This guidebook also has lots of helpful hints and information on onsen (hot springs), the science-based, historical and foreign culture theme parks, as well as the popular amusement parks in Japan. There’s also a survival guide for travelling with children or if you’re visiting with a disability and a short section on how to be an environmentally responsible tourist.


Super Cheap Japan: Budget Travel in Tokyo, Kyoto, Osaka, Nara, Hiroshima and Surrounding Areas by Matthew Baxter, published by Super Cheap Japan, paperback £9.95, Kindle £3.49, 180 pages

Super Cheap Japan front cover

Travelling in Japan can be expensive so this guidebook is the perfect companion if you’re on a budget. This book is quite slim so it’s easy to pack in your luggage but its biggest drawcard is it’s full of information on how to save money when you visit Japan. There’s also an emphasis on what you can do and get for free so it’s perfect for the thrifty traveller.

Super Cheap Japan would appeal to backpackers, seasoned travellers who want to see the best of Japan without breaking the bank and young people with a passion for Japanese culture who are visiting for the first time on a limited budget.

The savings begin within the first couple of pages with a recommendation to buy food and alcohol at convenience stores. Some of the other money saving tips include advice on the most suitable and cost-effective train passes, where and when to see the cherry blossoms, which festivals you can see in Japan in every month of the year, the best budget shopping areas and where you can find the most beautiful parks and gardens. It’s also a very good guide to the UNESCO World Heritage temples and shrines in Kyoto and Nara.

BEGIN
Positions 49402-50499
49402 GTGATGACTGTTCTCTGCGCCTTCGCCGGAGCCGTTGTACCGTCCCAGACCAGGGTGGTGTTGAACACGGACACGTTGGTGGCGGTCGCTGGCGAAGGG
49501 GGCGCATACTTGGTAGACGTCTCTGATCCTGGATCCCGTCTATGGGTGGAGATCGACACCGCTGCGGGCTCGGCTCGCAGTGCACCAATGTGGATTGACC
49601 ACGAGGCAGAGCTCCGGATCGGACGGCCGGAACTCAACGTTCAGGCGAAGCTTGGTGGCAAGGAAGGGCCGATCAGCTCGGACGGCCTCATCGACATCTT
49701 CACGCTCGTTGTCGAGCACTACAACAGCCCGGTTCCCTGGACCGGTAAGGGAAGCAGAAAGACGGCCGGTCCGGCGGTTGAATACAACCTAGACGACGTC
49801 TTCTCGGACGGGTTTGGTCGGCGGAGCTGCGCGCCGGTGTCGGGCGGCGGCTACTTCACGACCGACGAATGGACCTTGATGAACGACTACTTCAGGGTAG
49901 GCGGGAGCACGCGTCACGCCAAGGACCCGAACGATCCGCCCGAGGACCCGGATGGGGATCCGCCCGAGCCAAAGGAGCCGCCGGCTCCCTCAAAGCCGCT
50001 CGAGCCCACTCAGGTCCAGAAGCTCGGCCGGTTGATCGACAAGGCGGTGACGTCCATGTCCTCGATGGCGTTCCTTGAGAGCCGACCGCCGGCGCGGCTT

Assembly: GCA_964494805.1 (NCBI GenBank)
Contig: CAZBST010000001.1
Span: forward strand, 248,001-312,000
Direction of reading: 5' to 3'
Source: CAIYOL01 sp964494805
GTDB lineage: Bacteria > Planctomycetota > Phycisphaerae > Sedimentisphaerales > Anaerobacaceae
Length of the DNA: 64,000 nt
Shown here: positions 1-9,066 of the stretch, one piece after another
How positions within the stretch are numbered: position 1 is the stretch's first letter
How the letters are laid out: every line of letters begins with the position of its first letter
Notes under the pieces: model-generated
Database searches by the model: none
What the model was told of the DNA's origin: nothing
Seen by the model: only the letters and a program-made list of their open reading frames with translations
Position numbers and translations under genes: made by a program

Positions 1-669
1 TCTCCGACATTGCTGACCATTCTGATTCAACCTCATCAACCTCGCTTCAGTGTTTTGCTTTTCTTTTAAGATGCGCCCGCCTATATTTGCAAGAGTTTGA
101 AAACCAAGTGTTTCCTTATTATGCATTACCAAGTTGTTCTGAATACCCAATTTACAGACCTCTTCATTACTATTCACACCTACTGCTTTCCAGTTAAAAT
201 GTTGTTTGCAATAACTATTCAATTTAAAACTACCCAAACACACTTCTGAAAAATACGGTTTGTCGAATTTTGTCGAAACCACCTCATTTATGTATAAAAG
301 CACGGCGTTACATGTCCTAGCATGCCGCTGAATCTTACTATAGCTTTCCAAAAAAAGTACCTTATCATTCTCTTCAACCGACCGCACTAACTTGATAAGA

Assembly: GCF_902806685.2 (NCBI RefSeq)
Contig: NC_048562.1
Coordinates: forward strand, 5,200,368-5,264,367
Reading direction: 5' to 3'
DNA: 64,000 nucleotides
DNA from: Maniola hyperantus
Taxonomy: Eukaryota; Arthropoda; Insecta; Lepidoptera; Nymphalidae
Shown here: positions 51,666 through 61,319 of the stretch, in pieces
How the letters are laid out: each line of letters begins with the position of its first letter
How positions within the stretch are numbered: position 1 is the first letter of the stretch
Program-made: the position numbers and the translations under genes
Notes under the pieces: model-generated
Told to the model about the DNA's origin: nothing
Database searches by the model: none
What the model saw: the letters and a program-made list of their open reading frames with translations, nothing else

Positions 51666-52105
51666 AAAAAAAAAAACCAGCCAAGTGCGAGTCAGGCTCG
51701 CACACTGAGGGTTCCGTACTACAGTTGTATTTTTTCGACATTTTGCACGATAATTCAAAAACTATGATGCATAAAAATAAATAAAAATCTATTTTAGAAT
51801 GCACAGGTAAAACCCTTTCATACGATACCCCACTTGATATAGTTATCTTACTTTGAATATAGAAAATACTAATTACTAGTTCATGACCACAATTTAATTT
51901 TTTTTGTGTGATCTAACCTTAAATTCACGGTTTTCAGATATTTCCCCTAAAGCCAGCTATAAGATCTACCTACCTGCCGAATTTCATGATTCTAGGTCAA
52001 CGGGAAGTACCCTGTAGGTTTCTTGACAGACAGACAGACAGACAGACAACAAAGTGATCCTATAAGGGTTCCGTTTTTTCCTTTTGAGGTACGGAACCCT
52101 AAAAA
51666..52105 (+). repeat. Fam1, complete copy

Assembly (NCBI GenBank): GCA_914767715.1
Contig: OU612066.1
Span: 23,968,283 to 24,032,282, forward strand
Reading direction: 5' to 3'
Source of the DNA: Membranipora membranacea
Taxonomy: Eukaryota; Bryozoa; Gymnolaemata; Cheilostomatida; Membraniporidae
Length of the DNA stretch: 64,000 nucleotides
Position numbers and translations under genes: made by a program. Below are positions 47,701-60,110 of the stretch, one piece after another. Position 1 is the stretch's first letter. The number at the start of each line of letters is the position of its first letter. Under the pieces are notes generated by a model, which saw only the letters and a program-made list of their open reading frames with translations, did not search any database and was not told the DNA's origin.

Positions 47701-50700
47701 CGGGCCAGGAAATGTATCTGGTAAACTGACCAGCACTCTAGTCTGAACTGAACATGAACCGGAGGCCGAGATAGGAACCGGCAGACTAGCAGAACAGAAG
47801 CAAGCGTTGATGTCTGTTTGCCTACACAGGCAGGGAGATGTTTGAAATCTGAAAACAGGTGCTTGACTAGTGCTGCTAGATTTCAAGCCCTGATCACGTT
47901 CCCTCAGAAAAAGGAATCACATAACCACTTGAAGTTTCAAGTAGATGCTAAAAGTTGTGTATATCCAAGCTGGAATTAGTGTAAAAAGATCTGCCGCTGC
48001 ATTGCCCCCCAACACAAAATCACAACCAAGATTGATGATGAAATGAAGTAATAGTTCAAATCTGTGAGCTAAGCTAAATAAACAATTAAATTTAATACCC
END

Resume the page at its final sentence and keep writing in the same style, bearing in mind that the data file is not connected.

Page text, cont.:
The sections on cheap restaurants, bars and clothing shops in areas like Shimokitazawa, Koenji and Kichijoji are also very interesting. These towns are outside the main tourist areas in Tokyo so travellers can see the real Japan and have a better chance to mix with the locals.

A lot of the very up-to-date information in this book will appeal to young people interested in game arcades, animal cafes, maid cafes, discount stores and 100 yen shops, stores that sell manga and otaku merchandise and clubs with purikura photo booths where you can dress up and add graffiti and stickers to your photos.

This guidebook also advises travellers to visit areas such as Nikko with its beautiful scenery, Mount Fuji with its spectacular sunrises, Kamakura with its Great Buddha, Mount Takao with its hiking trails and Hakone with its relaxing hot springs. Travellers can appreciate the natural surroundings here without spending a lot of money.


Lonely Planet Guide Japan (Travel Guide) published by Lonely Planet, paperback £12.91, Kindle £12.91, 928 pages.
Lonely Planet Guide Japan front coverThis 2017 version with its pretty plum blossom cover is very comprehensive. It would make a fantastic reference book for hard-core visitors who plan to travel the length and breadth of the country. It would also appeal to niche travellers planning a skiing trip or travelling with children, hikers, adventure lovers who want to climb Mount Fuji and anyone who wants to know what’s new and interesting in Japan right now.